Tags: asthma | drug | risks | heart

Asthma Drug Raises Risks

Friday, 25 May 2012 01:24 PM


The use of inhaled anticholinergics (IACs) has been linked with a higher risk of dangerous heart rhythm problems in young asthma patients, according to a study by researchers at the University of Illinois at Chicago.
IACs are used to control asthma flare-ups and manage the lung condition. But the new study, presented at the American Thoracic Society’s 2012 International Conference in San Francisco, said those beneficial effects may come at a significant cost to users’ heart health.
"In our study, we found that the use of IACs was associated with an increased risk of arrhythmias in young individuals with asthma," said lead researcher Todd Lee. "Obviously, this finding raises concern because of the recent interest in use of [IACs] in asthma."
For the study, the researchers reviewed health records of 283,429 asthma patients from 5 to 24 years of age between 1997 and 2010. They tracked the asthmatics’ drug use and arrhythmia rates.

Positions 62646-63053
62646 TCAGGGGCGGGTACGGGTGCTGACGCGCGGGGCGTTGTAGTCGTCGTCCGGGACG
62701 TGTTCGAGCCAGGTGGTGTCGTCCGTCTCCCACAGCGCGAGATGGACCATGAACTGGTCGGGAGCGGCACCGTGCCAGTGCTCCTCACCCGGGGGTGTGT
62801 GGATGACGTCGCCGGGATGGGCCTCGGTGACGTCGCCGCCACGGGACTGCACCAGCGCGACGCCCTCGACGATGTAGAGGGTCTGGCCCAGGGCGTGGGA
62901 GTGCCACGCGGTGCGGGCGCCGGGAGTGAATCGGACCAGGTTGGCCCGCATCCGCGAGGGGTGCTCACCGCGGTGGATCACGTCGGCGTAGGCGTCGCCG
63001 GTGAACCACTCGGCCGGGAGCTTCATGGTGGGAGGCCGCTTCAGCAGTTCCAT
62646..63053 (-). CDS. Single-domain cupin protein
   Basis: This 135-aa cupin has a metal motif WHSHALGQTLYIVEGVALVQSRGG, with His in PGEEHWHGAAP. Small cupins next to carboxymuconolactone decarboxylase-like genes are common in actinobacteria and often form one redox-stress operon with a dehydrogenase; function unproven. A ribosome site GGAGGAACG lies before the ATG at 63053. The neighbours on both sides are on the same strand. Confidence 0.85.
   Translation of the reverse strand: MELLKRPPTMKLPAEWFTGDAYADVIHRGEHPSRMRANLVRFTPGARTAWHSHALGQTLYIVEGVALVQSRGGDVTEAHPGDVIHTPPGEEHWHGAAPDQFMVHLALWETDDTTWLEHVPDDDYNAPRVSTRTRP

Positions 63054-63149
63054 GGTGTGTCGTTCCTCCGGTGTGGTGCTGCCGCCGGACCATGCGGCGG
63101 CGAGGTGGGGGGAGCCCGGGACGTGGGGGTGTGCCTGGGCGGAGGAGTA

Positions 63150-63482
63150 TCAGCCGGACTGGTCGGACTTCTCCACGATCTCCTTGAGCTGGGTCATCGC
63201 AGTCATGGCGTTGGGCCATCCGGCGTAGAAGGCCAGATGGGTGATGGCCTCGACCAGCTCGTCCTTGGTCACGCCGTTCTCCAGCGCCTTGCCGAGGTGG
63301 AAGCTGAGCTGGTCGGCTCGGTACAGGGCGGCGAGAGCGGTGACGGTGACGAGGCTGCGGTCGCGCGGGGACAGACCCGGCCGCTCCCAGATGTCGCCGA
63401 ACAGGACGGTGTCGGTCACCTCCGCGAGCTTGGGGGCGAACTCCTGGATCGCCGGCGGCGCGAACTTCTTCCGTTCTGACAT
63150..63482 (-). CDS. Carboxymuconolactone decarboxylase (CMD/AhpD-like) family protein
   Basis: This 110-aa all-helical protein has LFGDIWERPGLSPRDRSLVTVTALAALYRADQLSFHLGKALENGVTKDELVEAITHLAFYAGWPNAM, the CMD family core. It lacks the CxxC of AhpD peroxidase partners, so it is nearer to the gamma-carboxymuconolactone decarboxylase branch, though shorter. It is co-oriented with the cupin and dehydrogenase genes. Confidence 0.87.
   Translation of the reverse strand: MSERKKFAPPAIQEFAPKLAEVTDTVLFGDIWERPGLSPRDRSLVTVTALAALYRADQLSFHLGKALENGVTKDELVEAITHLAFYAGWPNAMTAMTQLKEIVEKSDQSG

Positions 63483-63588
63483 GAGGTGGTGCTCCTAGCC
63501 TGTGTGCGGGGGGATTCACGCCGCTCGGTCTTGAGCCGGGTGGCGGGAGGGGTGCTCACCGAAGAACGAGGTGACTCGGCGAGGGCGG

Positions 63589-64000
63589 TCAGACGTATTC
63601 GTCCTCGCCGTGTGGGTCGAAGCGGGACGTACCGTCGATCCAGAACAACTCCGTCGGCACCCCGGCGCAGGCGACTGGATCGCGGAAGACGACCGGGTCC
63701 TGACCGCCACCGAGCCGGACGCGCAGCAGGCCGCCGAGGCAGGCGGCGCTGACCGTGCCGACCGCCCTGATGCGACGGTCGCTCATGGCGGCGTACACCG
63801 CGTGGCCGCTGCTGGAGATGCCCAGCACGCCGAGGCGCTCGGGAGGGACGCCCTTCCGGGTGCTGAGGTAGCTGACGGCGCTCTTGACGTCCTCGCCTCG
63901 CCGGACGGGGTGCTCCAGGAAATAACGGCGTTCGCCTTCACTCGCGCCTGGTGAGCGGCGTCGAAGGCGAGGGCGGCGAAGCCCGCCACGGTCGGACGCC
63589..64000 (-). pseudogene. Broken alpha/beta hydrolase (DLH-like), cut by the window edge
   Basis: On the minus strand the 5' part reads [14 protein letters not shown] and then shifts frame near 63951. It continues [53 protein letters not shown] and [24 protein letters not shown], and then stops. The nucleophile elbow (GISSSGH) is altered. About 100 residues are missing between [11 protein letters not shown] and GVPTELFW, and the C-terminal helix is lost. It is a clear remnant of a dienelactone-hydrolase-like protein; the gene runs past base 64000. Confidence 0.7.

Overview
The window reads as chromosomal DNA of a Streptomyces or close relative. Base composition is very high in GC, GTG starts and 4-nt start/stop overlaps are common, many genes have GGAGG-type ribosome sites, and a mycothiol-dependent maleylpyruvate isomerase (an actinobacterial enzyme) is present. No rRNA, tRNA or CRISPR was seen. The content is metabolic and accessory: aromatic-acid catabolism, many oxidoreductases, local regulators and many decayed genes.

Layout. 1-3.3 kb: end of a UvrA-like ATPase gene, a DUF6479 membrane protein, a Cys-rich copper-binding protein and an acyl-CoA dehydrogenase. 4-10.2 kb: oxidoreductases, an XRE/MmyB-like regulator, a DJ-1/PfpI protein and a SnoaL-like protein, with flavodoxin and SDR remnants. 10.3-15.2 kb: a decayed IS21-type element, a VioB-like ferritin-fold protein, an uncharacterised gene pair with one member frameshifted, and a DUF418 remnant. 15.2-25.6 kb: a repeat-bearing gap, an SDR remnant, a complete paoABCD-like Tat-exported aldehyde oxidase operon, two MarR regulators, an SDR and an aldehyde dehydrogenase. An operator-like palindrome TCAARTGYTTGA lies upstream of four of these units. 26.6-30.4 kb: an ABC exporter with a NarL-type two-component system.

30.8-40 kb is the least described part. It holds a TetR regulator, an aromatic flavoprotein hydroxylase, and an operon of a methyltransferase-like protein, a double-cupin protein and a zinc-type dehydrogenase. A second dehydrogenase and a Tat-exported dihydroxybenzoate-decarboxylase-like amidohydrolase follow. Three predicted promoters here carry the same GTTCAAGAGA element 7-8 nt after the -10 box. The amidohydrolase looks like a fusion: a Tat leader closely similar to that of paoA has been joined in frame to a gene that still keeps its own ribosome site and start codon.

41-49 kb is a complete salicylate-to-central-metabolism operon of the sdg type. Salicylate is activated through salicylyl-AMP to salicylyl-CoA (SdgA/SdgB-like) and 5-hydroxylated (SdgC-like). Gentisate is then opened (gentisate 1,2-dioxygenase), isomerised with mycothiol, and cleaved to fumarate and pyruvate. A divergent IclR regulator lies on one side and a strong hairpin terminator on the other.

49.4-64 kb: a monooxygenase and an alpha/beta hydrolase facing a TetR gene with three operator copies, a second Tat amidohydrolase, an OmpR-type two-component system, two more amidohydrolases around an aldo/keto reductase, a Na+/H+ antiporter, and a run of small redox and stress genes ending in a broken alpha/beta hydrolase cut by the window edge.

The researchers found that active use of IACs had a 1.56-fold increase in arrhythmia risk compared with non-users of IACs. But the risk of arrhythmias varied based on the type of IACs, as well as the dose. Active users of the IAC ipratropiumhad had a higher risk of arrhythmias, while the risk estimates for users of tiotropium and a combination of ipratropium and short-acting beta agonists (SABAs), another type of asthma medication, were not significant.
Lee said the results of this study may aid both clinicians and patients in deciding which asthma medication to use.
"Because of the potential risks with other asthma controller medications, it is important that patients and providers are aware of all of the potential risks and benefits for each of the classes of medications so they can make more informed treatment decisions," he said.


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IACs may increase the risk of dangerous heart rhythm problems in young asthma patients.
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2012-24-25
Friday, 25 May 2012 01:24 PM
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